Here is a small example taken from the PyCUDA documentation to show how easy it is to use the GPU with Python:

import numpy as np
import pycuda.autoinit
import pycuda.driver as cuda

from pycuda.compiler import SourceModule

# Create a 4x4 matrix of random numbers
array = np.random.randn(4, 4)
array = array.astype(np.float32)

# Allocate memory on the GPU
array_gpu = cuda.mem_alloc(array.nbytes)

# Transfer data to the GPU
cuda.memcpy_htod(array_gpu, array)

# Example of how to execute a CUDA kernel using PyCUDA
module = SourceModule("""
    __global__ void doublify(float *array)
        // Calculate the index of the element. 
        // Since a float is 4 bytes, we need to multiply the index by 4.
        int idx = threadIdx.x + threadIdx.y * 4;
        // Double the value at the index
        array[idx] *= 2;

# Get the function from the module
func = module.get_function("doublify")
func(array_gpu, block=(4, 4, 1))

# Load the result back from the GPU
array_result = np.empty_like(array)
cuda.memcpy_dtoh(array_result, array_gpu)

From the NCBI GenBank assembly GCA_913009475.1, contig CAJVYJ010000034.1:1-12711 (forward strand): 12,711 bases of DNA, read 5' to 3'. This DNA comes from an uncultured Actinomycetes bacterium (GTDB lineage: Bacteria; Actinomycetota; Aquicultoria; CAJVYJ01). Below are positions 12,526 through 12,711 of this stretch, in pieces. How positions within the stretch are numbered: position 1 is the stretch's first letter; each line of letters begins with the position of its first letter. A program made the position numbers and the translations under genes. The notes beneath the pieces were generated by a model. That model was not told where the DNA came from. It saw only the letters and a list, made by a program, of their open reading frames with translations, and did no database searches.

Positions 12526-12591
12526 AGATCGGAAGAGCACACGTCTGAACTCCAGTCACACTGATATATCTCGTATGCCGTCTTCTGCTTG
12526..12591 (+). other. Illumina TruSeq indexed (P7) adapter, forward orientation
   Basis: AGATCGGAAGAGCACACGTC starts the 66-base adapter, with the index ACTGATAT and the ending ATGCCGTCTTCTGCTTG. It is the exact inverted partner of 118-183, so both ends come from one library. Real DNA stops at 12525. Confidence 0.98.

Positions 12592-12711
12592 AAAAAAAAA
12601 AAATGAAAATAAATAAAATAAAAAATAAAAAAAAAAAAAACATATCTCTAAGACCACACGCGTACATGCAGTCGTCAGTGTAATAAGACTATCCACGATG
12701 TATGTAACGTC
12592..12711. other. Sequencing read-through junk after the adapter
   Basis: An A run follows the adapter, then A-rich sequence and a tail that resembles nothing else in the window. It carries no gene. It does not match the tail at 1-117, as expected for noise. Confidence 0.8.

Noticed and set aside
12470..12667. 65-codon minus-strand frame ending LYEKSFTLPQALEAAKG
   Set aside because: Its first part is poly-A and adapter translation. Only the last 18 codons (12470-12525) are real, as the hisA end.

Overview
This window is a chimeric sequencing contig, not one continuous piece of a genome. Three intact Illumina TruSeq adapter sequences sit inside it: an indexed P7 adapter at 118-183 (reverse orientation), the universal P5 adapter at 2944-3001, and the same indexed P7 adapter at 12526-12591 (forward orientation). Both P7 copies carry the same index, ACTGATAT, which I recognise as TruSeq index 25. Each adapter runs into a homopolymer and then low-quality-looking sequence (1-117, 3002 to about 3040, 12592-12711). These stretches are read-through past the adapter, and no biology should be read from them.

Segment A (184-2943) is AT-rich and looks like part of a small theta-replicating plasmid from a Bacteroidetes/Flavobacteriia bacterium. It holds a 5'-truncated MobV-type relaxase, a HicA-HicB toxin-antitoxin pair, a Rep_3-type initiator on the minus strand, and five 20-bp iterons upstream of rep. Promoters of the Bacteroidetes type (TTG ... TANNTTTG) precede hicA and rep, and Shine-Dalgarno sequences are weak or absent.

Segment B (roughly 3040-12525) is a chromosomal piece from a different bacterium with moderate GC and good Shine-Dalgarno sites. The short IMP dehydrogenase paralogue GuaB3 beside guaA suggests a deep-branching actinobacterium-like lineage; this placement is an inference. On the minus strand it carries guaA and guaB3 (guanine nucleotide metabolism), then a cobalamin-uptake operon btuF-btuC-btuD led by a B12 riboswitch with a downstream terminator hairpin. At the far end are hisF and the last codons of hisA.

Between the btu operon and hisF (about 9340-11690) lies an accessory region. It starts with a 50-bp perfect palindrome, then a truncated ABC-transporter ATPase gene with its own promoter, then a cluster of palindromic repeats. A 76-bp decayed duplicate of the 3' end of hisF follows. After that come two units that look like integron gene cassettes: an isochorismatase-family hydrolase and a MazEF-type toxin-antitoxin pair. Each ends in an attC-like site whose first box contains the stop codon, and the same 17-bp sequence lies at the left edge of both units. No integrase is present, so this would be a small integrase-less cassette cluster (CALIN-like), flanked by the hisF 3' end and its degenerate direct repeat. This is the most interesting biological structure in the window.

# Print the original and modified arrays
print(f'Original array: {array}')
print(f'Modified array: {array_result}')

More information and documentation can be found here.

The plan

In this section I will briefly introduce my plan for Lumière, what is to come in this blog post and in the following posts. First of all, in this blog post, I will introduce Monte Carlo integration, which is a mathematical technique that will be used extensively in Lumière. It will ge a little math-heavy, but I will try to explain everything as clearly as possible. After introducing Monte Carlo integration, the blog posts will slowly start working on core features of a renderer. Some of these features are:

  • Scene description: A core part of any renderer is the scene description. To keep it simple, we will use JSON to describe the scene and load it into Lumière. In the beginning we will be able to render simple scenes with spheres and planes, and we will later (hopefully) extend Lumière to support more complex geometry. Together with this JSON file format, I will also be creating a simple Blender plugin that will allow us to export scenes from Blender to the Lumière format. An example scene description might look like this: